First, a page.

In other words, for people to become dependent on an externally sourced chemical to produce the desired thought, feeling, or behavior there must first exist or be developed, a deficiency of a chemical component in their brains. The first step toward an acceptable (for those people) lifestyle free from the need for external chemical intervention is, necessarily, abstinence from the use of these chemical sources. This step, however results in a set of dramatically uncomfortable and unacceptable thoughts feelings, and potential behaviors as they attempt to interact in society with excessively curtailed brain-chemical capabilities.

This is the rationale for physiological stabilization as the necessary starting focus for recovery from chemical dependency. This focus is also what has been lacking in many treatment experiences until recently.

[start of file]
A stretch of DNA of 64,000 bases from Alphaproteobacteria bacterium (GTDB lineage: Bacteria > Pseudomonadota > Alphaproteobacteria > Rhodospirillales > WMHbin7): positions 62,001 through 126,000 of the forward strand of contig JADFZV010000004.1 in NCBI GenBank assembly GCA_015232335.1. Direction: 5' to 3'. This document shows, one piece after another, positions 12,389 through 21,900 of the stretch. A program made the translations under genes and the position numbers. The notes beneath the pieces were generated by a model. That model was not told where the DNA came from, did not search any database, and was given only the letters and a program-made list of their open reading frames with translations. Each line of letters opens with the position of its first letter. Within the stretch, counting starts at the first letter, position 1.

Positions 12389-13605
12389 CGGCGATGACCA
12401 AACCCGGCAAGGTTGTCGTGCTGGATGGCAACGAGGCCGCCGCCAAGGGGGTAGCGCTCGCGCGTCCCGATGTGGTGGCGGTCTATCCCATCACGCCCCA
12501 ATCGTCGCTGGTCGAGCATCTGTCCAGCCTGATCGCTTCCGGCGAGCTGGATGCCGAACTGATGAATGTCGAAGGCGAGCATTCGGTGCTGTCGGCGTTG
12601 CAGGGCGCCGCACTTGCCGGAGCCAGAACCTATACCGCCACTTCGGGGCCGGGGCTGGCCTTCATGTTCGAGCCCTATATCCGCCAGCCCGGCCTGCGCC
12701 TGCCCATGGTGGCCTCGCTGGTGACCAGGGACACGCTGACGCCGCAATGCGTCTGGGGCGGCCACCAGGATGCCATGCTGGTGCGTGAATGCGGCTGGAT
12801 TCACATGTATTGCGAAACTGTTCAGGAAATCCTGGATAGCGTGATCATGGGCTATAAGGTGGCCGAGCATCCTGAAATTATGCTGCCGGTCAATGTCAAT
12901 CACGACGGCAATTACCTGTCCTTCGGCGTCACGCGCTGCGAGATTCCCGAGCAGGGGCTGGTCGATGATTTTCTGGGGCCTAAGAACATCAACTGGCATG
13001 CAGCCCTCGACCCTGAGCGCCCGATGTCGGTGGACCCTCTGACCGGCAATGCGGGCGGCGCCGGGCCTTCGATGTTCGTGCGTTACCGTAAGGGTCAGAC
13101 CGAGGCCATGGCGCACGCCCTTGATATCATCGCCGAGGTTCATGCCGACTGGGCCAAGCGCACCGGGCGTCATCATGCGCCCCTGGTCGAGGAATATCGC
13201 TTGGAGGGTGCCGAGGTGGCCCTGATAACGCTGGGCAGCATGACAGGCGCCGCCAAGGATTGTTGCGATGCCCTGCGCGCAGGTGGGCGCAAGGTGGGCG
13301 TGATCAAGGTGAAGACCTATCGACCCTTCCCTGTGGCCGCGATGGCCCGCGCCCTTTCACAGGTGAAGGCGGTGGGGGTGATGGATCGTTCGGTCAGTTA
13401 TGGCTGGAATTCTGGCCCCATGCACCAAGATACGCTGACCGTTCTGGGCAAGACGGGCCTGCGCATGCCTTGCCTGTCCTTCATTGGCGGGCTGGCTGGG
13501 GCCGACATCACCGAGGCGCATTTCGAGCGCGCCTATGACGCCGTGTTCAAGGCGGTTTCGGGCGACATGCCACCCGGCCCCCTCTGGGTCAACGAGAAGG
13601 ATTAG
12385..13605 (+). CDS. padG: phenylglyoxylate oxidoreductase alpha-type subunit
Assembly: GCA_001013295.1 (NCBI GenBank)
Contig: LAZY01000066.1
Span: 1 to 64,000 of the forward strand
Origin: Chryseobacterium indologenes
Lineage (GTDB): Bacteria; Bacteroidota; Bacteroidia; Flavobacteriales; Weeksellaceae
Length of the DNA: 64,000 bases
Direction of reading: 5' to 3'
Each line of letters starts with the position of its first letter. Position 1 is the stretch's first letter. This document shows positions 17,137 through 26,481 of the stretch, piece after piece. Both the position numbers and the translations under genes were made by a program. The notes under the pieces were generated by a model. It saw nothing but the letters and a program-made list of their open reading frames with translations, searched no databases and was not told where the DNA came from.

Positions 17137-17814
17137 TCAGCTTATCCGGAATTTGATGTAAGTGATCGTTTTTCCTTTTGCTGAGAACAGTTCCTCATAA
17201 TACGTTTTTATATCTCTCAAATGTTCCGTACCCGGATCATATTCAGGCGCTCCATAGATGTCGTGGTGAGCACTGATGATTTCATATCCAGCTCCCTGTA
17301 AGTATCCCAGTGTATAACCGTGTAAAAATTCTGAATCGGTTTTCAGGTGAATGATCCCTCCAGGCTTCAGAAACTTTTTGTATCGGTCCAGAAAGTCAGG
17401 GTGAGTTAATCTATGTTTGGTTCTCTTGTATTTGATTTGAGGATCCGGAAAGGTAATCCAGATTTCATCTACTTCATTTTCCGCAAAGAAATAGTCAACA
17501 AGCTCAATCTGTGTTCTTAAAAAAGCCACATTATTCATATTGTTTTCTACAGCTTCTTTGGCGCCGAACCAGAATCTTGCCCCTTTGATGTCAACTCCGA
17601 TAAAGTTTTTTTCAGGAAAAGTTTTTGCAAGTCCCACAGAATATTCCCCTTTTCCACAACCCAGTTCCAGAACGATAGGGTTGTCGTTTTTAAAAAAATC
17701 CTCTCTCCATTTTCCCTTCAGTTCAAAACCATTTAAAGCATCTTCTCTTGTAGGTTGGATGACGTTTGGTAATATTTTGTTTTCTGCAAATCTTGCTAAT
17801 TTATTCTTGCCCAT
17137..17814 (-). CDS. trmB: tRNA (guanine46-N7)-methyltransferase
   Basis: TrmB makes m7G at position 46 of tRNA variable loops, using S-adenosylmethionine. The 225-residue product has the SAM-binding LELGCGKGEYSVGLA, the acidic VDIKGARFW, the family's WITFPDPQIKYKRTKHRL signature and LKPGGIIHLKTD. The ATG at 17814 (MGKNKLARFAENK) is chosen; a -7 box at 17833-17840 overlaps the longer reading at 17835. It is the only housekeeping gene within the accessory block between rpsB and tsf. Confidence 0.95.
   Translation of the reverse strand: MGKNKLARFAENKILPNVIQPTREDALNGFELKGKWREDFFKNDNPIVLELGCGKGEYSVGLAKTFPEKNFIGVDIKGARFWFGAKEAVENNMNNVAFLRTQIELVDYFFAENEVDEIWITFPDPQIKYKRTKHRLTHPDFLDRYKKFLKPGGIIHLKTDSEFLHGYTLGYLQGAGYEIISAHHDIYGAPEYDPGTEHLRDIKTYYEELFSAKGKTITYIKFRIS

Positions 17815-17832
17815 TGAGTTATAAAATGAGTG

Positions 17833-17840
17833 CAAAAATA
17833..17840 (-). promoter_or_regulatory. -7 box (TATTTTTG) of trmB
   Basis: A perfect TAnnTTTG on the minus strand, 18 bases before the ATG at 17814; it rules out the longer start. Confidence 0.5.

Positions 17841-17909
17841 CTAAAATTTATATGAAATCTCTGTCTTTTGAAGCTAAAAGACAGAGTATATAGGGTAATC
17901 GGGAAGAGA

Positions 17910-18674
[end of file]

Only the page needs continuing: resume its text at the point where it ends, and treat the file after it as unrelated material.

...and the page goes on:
The major deterrent to chemical dependency counselors gaining a usable understanding of this process, I believe, has been the lack of practical interpretation of recent research findings into something we can use.

Most in this field espouse the disease concept because the American Medical Assn. has said alcoholism is a disease (AA calls It a "progressive illness"), and this makes the process “treatable." Those of us who are recovering believe ourselves to be of strong character and will, and readily accept the disease concept. Most non-recovering counselors voice the same acceptance but may, in all honesty, wonder to a degree about the claim.

In this society, a condition that meets four criteria may be termed a disease;